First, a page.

Nodes come in a dozen flavors:

  • Document. A document tree has exactly one Document node; it is the root of the tree. This is not the node that represents the root element of the document, it's one level above that. The Document node may contain one Element node, which is the root element of the document. It may also contain nodes representing the document type, processing instructions, and comments that occur outside the root element of the document.

  • DocumentFragment. A document fragment is a lightweight wrapper for holding portions of a document. Unlike Document nodes, DocumentFragment nodes can have multiple element children.

  • Element. Each element in a document is represented by an element node.

  • Attr. Each attribute on each element is represented by an attribute node.

  • ProcessingInstruction. Each processing instruction is represented by a processing instruction node.

  • Text. Text nodes are used to represent sequences of characters that do not contain any markup. Text nodes can never contain markup. When a document is first parsed, all adjacent characters are placed into a single text node, but subsequent updates to the tree can create adjacent text nodes.

  • Comment. Each comment is represented by a comment node.

  • CDATASection. Each CDATA section is represented by a CDATA section node.

  • EntityReference. Entity references are represented by entity reference nodes.

  • Entity. Entities are represented by entity nodes. These are either parsed or unparsed entities, not entity declarations.

  • Notation. Notations are represented by notation nodes.

  • DocumentType. A Document node may contain a document type node which represents the document type (DTD). In the Level 1 DOM, this node offers very little access to the DTD. This was intentional; it's clear that the Schema Working Group is going to introduce significant changes to the schema definition language for XML.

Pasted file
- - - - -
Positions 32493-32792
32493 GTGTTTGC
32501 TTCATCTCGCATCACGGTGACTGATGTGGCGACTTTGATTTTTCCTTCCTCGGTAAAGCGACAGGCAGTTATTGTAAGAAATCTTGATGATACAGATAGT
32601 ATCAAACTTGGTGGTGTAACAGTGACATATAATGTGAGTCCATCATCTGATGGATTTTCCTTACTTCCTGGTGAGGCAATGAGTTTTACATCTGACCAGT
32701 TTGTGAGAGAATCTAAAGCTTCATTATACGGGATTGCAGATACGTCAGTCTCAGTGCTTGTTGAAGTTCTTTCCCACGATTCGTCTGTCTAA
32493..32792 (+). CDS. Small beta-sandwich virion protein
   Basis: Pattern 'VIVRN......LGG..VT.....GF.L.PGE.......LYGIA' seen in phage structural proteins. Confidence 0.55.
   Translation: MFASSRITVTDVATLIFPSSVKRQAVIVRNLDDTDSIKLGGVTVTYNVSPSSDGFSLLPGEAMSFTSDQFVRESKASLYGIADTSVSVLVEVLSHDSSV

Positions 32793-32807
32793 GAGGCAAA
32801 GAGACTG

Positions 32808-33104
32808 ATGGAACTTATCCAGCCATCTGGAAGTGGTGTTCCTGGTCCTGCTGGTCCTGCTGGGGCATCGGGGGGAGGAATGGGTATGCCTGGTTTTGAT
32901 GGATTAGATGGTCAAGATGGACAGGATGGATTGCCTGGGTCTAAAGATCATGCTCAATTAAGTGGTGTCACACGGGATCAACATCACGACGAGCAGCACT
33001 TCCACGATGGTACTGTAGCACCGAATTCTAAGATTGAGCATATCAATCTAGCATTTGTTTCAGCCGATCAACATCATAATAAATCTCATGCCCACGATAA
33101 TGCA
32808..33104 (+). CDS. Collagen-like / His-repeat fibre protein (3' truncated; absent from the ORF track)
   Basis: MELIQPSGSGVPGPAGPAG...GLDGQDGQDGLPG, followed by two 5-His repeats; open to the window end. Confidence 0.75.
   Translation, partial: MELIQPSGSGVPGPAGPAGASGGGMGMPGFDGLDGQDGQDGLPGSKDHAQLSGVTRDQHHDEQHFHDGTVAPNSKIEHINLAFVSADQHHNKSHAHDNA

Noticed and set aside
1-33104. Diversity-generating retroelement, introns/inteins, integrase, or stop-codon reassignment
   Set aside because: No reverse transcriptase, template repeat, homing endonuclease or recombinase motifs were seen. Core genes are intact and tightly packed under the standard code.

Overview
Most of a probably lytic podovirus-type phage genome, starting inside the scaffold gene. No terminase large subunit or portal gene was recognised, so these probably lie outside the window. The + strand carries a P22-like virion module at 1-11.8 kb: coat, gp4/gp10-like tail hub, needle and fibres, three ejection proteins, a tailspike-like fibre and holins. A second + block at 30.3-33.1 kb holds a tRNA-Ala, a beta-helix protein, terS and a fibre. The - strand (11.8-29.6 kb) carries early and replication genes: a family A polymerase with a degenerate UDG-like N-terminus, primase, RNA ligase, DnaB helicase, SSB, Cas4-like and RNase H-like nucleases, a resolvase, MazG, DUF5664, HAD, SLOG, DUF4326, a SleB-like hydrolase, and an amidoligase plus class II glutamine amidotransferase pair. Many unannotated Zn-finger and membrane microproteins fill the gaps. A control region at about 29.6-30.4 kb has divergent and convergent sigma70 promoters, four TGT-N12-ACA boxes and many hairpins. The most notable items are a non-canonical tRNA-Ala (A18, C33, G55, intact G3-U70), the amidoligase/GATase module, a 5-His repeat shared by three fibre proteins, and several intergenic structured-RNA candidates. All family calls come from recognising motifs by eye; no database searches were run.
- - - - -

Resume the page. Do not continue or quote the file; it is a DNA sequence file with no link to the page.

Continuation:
Each of these node types exposes an interface appropriate to its content. For example, the Element node exposes this interface:

  • tagName, contains the name of the element.

  • getAttribute(), returns the value of an attribute on the element.

  • setAttribute(), assigns a value to an attribute on the element.

  • removeAttribute(), removes an attribute from the element.

  • getAttributeNode(), returns the Attr node for an attribute.

  • setAttributeNode(), assigns an Attr node to the element.

  • removeAttributeNode(), removes the specified Attr node from the element.

  • getElementsByTagName(), returns a list of all the nodes that are descendents of the element that match the specified element name.

  • normalize(), coalesces adjacent text nodes in the subtree rooted at the element.

Each node type exposes methods appropriate to that node.

Using the DOM in Perl

Enno Derksen's XML::DOM module extends the XML::Parser module to provide DOM Level 1 access to XML documents.

Parsing a Document

Loading a document using the DOM is straightforward:

 1 |use XML::DOM; # Use the DOM module
   |$parser = new XML::DOM::Parser (NoExpand=> 1); # Create a new parser
 5 |$doc = $parser->parsefile ($cfgfile);# Parse a file
Line 1  

In order to use the DOM module, you have to, uh, use it.

Line 3  

Like the XML::Parser module, the DOM module exposes the parser as an object. The NoExpand option tells the parser to leave entity reference in place, rather than expanding them.

Line 5  

If no errors occur, the parser returns the DOM Document object of the document.

Walking the Tree

Now we can use the methods defined by the DOM to walk over the tree and locate, for example, a specific element. The following function searches the children of $parent and returns the section named $name:

  1 |sub findChild {
    | my $parent = shift; 
    | my $name = shift; 
    | my $node = $parent->getFirstChild(); # Get first child
  5 |
    | while ($node) { 
    | if ($node->getNodeType() == XML::DOM::ELEMENT_NODE # Is it an element?
    | && $node->getTagName() eq "section" # And a section?
    | && $node->getAttribute("name") eq $name) { # And named $name?
 10 | return $node; 
    | } 
    | $node = $node->getNextSibling(); # Get the next child
    | } 
 15 | return undef; 

Line 4  

getFirstChild() on an Element returns the first child of the element.

Line 7  

getNodeType() returns the node type. When we were using the parser directly, we used the start-tag event to extract only element start tags. The DOM loads the whole tree, so we must check for comments, processing instructions, etc. If the node type is XML::DOM::ELEMENT_NODE, the node is an element.

Line 8  

getTagName() returns the name of the element. If it's a "section", we've found a section.

Line 9  

getAttribute() returns the value of the specified attribute on the element. If it's got the name "sect1", we've found what we're looking for.